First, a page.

3.         The second knife is  very old and one I have had since first coming into the breed (1977).  These were made by Frank Bartlett of Nork Airedales who was an Airedale exhibitor we met when we first came into the breed and he had then been in the breed for many many years.  These were highly recommended for newcomers to the breed and to trimming. They were blunt and did not cut the coat and were safe in anyone's hands.  You had fine, medium and course.  You had to learn the basics properly as they would not let you cut any corners.  Unfortunately for those budding trimmers of today these are no longer available but if you can get secondhand ones jump at it.  

4.         This knife was given to me and I believe it was made in Russia.  It is a medium toothed knife which works well all over the coat.  It is not sharp so does not cut the coat. As I was given this I am not sure how you go about getting one, but one well worth keeping an eye out for.

5.         The following three knives are all made by Mars©: coarse toothed, medium toothed and very fine toothed.  The coarse would be used on the jacket, the medium on the flat work and the fine for detailing. When new these are too sharp and need to be blunted. They can be purchased commercially and on the web. Make sure they are not too sharp before you use them.

6.         The following three knives are Macknifes©.  They can be purchased in the UK and on the web but they originate from the USA. Blue is very fine; yellow is fine to medium and orange is the most coarse and used to  rake the dead hair from the coat. In the main I use the yellow medium to fine knife and the blue for fine detailing.  They are comfortable to use and do an excellent job. They are not sharp.


7.         The first cream knife (sorry I do not have the name) I bought many years ago and it is one of my favourites.  This does everything and gives a really good finish to the flat coat. It is a medium toothed,  very blunt and comfortable to use. The handle is made from some sort of plastic but is very durable.  I have dropped it several times and it hasn't broke yet!

8.         The yellow knife is a McClellan© (I believe they originate from the USA) which is comfortable, easy to use with a curved plastic grip and blade.  The ones with yellow handles are medium toothed;  the finer toothed has a red handle.  These are available in the UK and on the web.

9.         The next knife was given to me by the Maestro of the terrier world, Mr Ernest Sharp, who was the UK's top handler for many decades.  It has a wooden handle (now covered in tape because one of the dogs got hold of it and chewed the handle!) and is some 40-50 years old.  It is ideal for doing the flat work and detail.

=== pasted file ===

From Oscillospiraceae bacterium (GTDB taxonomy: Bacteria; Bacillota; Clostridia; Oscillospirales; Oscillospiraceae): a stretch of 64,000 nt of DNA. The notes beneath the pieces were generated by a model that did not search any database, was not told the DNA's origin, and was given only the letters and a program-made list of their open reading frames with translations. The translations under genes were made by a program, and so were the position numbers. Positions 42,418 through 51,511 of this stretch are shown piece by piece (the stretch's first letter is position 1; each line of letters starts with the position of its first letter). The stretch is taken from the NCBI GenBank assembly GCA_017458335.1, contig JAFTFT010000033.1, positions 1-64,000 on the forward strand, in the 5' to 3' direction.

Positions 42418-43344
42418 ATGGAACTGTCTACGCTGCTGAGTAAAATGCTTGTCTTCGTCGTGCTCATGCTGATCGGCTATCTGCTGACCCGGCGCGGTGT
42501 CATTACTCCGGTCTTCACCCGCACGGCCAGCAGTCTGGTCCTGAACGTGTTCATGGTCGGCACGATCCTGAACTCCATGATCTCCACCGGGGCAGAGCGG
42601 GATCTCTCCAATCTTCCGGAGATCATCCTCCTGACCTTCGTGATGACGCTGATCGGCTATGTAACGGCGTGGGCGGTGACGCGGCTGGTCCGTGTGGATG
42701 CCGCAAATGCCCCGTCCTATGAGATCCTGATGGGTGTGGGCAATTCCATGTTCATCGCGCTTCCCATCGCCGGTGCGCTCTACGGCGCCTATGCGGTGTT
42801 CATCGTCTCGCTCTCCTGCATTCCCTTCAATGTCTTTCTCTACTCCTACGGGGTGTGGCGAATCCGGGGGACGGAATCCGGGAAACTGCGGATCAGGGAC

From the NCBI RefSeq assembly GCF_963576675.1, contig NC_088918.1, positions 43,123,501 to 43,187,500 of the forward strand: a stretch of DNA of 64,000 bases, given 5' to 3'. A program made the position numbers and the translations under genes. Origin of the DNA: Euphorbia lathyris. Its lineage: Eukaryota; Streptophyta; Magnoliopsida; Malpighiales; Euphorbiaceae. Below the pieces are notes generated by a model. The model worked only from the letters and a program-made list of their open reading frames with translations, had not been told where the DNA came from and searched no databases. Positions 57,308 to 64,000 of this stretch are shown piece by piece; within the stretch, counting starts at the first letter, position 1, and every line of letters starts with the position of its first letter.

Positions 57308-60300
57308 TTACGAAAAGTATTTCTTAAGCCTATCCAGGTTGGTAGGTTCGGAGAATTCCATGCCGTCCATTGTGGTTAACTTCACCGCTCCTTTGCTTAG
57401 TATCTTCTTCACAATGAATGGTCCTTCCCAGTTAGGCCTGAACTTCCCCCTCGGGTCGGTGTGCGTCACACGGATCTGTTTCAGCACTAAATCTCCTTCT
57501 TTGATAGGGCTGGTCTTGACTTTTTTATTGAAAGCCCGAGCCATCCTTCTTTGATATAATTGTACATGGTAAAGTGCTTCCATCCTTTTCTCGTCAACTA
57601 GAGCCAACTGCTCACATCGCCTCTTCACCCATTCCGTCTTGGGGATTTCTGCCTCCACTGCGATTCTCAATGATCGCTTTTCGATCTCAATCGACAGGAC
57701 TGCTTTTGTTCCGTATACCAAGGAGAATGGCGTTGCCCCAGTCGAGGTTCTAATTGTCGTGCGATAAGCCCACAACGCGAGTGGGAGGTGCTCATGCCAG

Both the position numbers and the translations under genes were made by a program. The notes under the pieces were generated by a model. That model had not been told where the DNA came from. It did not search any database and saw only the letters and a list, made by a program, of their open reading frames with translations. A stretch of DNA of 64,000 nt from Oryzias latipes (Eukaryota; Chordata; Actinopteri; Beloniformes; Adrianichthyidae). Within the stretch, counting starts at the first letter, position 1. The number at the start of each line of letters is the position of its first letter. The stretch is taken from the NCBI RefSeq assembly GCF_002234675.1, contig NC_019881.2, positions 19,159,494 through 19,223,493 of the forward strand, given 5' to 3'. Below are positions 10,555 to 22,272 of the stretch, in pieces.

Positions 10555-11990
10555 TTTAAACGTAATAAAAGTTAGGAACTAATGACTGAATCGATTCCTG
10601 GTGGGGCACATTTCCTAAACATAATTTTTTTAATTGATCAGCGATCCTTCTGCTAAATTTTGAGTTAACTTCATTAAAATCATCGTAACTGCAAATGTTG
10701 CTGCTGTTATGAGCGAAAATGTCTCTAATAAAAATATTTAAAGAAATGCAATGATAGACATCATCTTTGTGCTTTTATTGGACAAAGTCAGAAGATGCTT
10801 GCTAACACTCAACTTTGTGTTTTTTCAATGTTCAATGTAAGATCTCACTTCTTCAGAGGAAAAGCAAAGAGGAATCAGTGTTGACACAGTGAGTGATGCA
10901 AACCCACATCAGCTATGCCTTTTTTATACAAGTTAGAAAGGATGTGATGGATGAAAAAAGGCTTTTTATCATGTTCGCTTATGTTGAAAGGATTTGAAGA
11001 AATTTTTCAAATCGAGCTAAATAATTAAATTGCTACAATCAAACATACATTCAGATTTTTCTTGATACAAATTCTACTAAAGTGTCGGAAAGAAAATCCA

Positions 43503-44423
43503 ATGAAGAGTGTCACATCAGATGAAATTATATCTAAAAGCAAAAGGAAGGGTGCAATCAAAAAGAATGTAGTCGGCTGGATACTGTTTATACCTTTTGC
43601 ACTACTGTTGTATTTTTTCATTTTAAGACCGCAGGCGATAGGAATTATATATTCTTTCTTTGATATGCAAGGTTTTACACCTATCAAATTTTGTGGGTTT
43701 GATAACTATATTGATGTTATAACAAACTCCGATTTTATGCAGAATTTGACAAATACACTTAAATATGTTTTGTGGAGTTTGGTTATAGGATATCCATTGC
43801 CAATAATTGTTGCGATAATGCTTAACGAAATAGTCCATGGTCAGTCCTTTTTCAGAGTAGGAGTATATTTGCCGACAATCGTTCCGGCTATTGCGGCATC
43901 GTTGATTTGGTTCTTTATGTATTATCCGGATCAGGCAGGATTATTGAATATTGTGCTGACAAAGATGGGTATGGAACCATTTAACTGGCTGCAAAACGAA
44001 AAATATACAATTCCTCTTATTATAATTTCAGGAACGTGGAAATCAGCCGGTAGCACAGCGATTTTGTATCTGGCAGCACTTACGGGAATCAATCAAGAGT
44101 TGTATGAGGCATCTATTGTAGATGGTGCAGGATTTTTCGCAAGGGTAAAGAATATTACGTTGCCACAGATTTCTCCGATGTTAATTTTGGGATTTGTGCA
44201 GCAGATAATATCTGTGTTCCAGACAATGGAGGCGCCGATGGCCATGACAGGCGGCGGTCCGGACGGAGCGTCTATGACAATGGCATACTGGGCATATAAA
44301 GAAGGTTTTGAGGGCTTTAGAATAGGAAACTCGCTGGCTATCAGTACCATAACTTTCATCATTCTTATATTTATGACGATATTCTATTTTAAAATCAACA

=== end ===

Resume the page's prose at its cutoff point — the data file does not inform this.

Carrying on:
10.       The last knife (white handle) is a Hauptner©.  It is very fine and when new very sharp .  You would use this for detailing and the flat work.  You must be very careful how you use this knife to ensure that you mostly pull the hair and not cut.  I find this knife works well for several trims but the cut hair will lighten and you will need to use a blunter knife for the next trims until the mahogany coat comes back.  If you continue to use this knife for every trim the coat will get lighter and lighter. It is available commercially and on the web.

11.    A useful aid to trimming and to assist the pulling of the hair rather than cutting is finger stool.   These come in all sizes and I use one on my index finger and one on my thumb. 

12.    Also used by some to assist in gripping hair is chalk.  Block chalk is available from pet suppliers.  You rub this in the area you are working on prior to trimming and this helps to get a grip on the hair.

As you can see there are lots and lots of different types of trimming knives on the market and it is a question of finding the right one for you.


Day to day Leads


1.         This is a leather handled chain lead attached to a check chain.   I find these far too heavy and clanky and never use them.  Note however that the check chain has large oblong links.  This type of check chain is better to use than the small round linked chain as this does not break the coat.

2.         The following is one of my favourite leads.  It is made from a strong canvas material with strong plastic clips that allow it to extend to twice its length and with a collar that is easily made smaller or larger.  The chain is not heavy or intrusive.

3.         This is another of my favourite leads and one I  use the most. It is in hunter colours; made from a nylon mixture in a rope format. Soft but strong. It has leather stop which prevents the noose getting too loose and the Airedale slipping the lead. It is of a good length without being too long.  I purchased these in the USA but similar types are available in the UK and I am sure on the web.